Let’s get ahead of the question asked and answer what kind of drugs and devices have already been OK-ed by the authorities to help us battle COVID-19 right now. The FDA issued several EAUs over the past few weeks including almost 20 types of ventilators and accessories,15 a set of Chinese respirators,16 and a whole list of diagnostic tests.5 In Europe, these efforts are more scattered across the different countries due to the fact that National authorities are responsible for allowing unauthorized products or usage. To relieve some of the pressure of the current situation, the European Committee has reduced regulatory and administrative burden and provided European-wide coordination to prevent shortages of drugs (coordinated by the European Medicines Agency), medical devices, and personal protective equipment. Additionally, they develop guidelines for Notified Bodies and National Competent Authorities on how to respond adequately and quickly to this crisis situation.

Furthermore, it is encouraging to see how relaxed regulations open up the door for a variety of sectors to work towards providing additional medical equipment. Dyson has added clinical ventilators to their regular portfolio of household appliances,17 Ford is joining efforts with GE to produce respirators,18 and there are many examples of smaller organizations such as 3D printing companies that open source their designs to support faster production of face shields.19

Altogether, the authorities set up many initiatives to get medical devices to the clinics faster to get COVID-19 under control. We will never know what would have happened if measures would have been otherwise; however, it is without a doubt that joined efforts improve and accelerate our battle against this pandemic. 

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  1. Department of health and human services Office of the Secretary. (2020). Available at: (Accessed: 8th April 2020)
  2. Regulatory information - Emergency Use Authorization of Medical Products. (2007). Available at: (Accessed: 8th April 2020)
  3. Emergency Use Authorizations. (2020). Available at: (Accessed: 8th April 2020)
  4. Fact sheet for health care providers emergency use authorization (EUA) of hydroxychloroquine sulfate supplied from the strategic national stockpile for treatment of COVID-19 in certain hospitalized patients. (2020). Available at: (Accessed: 8th April 2020)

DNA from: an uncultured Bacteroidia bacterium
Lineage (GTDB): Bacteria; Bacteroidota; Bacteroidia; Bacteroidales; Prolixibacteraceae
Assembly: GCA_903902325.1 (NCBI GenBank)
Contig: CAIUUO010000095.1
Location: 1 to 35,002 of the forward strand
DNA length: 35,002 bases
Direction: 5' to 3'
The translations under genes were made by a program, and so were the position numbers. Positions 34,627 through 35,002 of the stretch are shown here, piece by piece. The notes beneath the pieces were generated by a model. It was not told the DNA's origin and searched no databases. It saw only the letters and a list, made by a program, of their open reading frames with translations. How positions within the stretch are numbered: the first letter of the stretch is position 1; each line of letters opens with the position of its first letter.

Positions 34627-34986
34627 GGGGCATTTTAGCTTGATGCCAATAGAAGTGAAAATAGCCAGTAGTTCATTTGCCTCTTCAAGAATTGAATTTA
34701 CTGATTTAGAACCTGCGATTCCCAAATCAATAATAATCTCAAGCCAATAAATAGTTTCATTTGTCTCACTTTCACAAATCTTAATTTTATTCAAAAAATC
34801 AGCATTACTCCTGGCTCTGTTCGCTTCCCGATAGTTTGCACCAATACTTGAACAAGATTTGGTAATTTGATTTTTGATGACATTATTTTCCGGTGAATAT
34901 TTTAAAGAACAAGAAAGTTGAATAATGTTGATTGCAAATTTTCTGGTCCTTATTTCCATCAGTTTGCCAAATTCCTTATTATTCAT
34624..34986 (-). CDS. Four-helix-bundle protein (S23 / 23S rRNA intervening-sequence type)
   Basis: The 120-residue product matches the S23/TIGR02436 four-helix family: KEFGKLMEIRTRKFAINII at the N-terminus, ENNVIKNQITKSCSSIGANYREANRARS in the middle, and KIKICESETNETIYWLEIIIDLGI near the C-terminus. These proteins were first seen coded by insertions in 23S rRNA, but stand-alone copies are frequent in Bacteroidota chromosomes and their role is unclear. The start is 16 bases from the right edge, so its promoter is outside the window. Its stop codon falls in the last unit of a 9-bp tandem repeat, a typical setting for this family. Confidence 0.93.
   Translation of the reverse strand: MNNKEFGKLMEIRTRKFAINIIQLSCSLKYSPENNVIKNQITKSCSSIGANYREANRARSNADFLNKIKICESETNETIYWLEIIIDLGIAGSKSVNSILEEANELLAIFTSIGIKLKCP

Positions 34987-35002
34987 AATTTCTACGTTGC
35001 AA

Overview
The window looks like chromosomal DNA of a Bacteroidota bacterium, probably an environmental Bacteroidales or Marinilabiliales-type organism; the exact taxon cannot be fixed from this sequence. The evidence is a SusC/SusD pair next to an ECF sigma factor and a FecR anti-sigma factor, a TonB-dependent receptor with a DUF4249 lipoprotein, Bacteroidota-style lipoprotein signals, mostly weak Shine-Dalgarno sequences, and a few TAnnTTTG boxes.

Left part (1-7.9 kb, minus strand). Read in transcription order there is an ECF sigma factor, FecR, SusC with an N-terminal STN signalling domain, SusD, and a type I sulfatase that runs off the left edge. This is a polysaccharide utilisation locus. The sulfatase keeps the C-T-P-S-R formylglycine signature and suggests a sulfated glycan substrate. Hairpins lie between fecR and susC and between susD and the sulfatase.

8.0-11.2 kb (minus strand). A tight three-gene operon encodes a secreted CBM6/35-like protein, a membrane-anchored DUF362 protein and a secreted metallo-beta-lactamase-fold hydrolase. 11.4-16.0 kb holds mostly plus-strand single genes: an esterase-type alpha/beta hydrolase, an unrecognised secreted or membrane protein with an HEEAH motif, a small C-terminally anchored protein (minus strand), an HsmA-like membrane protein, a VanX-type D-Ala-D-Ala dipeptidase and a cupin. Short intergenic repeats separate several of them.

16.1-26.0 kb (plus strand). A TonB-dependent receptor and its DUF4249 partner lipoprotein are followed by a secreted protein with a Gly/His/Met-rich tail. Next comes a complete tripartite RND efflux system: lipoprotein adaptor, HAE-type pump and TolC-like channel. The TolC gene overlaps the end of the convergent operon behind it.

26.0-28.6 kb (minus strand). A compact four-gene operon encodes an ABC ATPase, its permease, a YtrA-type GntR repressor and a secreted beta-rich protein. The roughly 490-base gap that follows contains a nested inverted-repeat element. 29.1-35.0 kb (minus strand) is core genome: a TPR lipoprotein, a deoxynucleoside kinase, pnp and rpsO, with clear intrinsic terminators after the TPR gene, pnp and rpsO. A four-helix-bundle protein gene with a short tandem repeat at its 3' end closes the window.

5. Emergency Situations (Medical Devices). (2020). Available at: (Accessed: 8th April 2020)
  6. Zachary Brennan. Why FDA’s Issuance of EUAs are Not ‘Approvals’ and Why That Matters. (2020). Available at: (Accessed: 8th April 2020)
  7. Brousseau, Z. FDA and China’s NMPA Expedite COVID-19 Emergency Approvals. (2020). Available at: (Accessed: 8th April 2020)
  8. Michael Mezher. FDA Relaxes Rules for Infusion Pumps, Clinical Thermometers. (2020). Available at: (Accessed: 8th April 2020)
  9. Coronavirus: meer ruimte voor fabrikanten en leveranciers bij tekort aan medische hulpmiddelen. (2020). Available at: (Accessed: 8th April 2020)
  10. Coronavirus: Belgische richtlijn voor hergebruik van chirurgische maskers en FFP2/FFP3-maskers in het kader van de COVID-19 epidemie. (2020).
  11. Microbiote fécal dans le contexte du COVID-19 : restrictions concernant la collecte, la préparation et la transplantation - Point d’Information. (2020). Available at: (Accessed: 8th April 2020)
  12. COVID-19 coronavirus outbreak and the EU’s response. (2020). Available at: (Accessed: 8th April 2020)
  13. European Commission: Public health. (2020). Available at: (Accessed: 8th April 2020)
  14. MDR – Article 59 – Derogation from the conformity assessment procedures. (2020). Available at: (Accessed: 8th April 2020)
  15. Ventilators, anesthesia gas machines modified for use as ventilators, and positive pressure breathing devices modified for use as ventilators (collectively referred to as ‘ventilators’), ventilator tubing connectors, and ventilator accessories - App. B. (2020). Available at: (Accessed: 8th April 2020)
  16. Non-NIOSH-Approved Disposable Filtering Facepiece Respirators Manufactured in China - Appendix A. (2020). Available at: (Accessed: 8th April 2020)
  17. Bashir, N. James Dyson designed a new ventilator in 10 days. He’s making 15,000 for the pandemic fight. (2020). Available at: (Accessed: 8th April 2020)
  18. Dan Carney. Ford and GM Resuscitate Shuttered Auto Plants to Make COVID-19 Respirators. (2020). Available at: (Accessed: 8th April 2020)
  19. NGS2020 Face shield. (2020). Available at: (Accessed: 8th April 2020)
  20. Jeff Craven. COVID-19 Therapeutics Tracker. (2020). Available at: (Accessed: 8th April 2020)
  21. The COVID-19 vaccine race - In Phase 1 testing in humans. (2020). Available at: (Accessed: 8th April 2020)